Taylor 314CE Vs. 414CE

Written by scott howard
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Taylor 314CE Vs. 414CE
Despite few differences, the Taylor 314CE and 414CE continue to give players what they seek in tone and features. (acoustic guitar 1 image by Trevor Allen from Fotolia.com)

Taylor Guitars is proving yet again that not all acoustic guitars are created equal. Known in great part for their attention to detail and use of exotic woods, Taylor continues striving toward greater playability and tone, and the Taylor 314ce and 414ce are examples of their efforts. However, picking a winner in a head-to-head matchup would be a difficult bet to make.

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The Tale of the Tape

Both guitars are highlighted by their single, venetian cutaway, which allows for ample access to higher frets. The similarities continue as each guitar has an identical scale length, body width, depth and overall length. Each guitar sports a neck made from Tropical American mahogany, topped with a 20-fret, ebony fretboard. A Sitka spruce top, coated with a high-gloss finish rounds out the general appearance of both guitars.

A Grand Design

As part of the ce series, both guitars are what Taylor dubs Grand Auditorium guitars. These instruments have all the width and depth of a standard dreadnought acoustic guitar, but with a narrower waist. For Taylors, this hourglass shape yields strong treble and assists playability.

On-board Electronics

The similarities between the 314ce and 414ce continue with the Taylor Expression System. This patented acoustic pickup technology is designed to better capture string vibration. Each guitar is equipped with on-board tone controls so players can adjust an amplified tone to their liking, or set an uncolored tone, allowing for the wood to sing on its own.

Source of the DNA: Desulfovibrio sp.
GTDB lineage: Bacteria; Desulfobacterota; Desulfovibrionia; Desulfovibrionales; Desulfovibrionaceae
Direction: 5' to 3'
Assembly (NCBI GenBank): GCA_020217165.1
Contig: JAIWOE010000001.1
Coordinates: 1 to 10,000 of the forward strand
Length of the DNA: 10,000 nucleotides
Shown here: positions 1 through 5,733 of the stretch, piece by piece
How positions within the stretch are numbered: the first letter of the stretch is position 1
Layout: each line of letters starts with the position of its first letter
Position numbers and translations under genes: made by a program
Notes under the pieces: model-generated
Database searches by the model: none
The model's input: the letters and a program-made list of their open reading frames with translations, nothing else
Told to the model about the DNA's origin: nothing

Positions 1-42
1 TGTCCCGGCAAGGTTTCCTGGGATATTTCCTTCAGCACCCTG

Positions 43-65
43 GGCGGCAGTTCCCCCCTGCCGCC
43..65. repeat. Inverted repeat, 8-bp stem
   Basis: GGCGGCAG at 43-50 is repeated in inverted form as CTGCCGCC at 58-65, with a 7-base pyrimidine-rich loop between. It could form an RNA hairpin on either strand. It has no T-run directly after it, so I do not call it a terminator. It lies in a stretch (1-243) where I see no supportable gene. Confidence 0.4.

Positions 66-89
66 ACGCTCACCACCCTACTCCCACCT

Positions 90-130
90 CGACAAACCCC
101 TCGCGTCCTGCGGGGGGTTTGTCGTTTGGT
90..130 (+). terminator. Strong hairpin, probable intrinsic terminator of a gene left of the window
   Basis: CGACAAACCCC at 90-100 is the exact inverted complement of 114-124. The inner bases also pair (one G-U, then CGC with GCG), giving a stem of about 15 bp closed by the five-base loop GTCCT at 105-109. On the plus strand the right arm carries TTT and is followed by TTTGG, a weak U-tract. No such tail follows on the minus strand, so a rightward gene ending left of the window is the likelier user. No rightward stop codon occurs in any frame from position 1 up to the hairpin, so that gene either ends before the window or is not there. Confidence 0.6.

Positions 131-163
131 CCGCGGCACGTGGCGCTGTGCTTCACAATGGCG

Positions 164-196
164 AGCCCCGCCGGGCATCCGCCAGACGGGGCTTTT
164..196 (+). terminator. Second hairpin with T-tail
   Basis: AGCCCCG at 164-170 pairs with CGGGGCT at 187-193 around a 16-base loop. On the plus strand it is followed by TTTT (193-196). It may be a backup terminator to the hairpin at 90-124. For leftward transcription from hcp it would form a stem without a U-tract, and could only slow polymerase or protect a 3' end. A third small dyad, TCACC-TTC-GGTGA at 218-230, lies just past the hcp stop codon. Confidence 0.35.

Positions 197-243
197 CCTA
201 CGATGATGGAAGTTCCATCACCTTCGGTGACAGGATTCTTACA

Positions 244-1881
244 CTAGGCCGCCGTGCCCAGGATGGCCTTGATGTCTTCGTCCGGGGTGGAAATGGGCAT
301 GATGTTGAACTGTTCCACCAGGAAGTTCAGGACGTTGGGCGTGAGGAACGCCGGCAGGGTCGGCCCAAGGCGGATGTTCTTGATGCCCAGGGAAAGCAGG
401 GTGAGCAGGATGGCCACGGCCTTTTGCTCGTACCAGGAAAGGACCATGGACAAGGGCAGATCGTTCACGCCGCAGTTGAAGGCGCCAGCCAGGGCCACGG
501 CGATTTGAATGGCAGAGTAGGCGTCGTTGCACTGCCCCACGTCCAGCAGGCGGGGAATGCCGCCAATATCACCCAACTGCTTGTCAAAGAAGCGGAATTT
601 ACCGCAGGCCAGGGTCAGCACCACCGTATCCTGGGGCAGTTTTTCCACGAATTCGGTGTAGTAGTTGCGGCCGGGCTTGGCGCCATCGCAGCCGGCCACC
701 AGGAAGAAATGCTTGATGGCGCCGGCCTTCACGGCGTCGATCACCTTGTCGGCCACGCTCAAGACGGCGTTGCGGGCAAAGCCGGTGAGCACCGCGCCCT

Balancing Act

One notable difference is the selection of wood used for the back and sides of each guitar. The 314ce employs a wood similar to mahogany called sapele, while the 414ce uses ovangkol, an African hardwood known for its warm tone. The varying woods are designed to give players a choice of guitars which balance brightness and midrange. The 314ce woods produce a tone which may be ideal for strong, rhythmic playing styles, whereas the 414ce woods, specifically the rosewood-like ovangkol back and sides, make it a guitar ideal for finger picking styles and medium strumming.

If Wallets Had Ears

Ultimately, sound and feel will pronounce what relatively few differences there are between these guitars. Considering there is only £214 separating the retail prices of the two guitars, that prospect may not be a factor for any Taylor fan who has come to expect exceptional craftsmanship and tone in their acoustic guitars.

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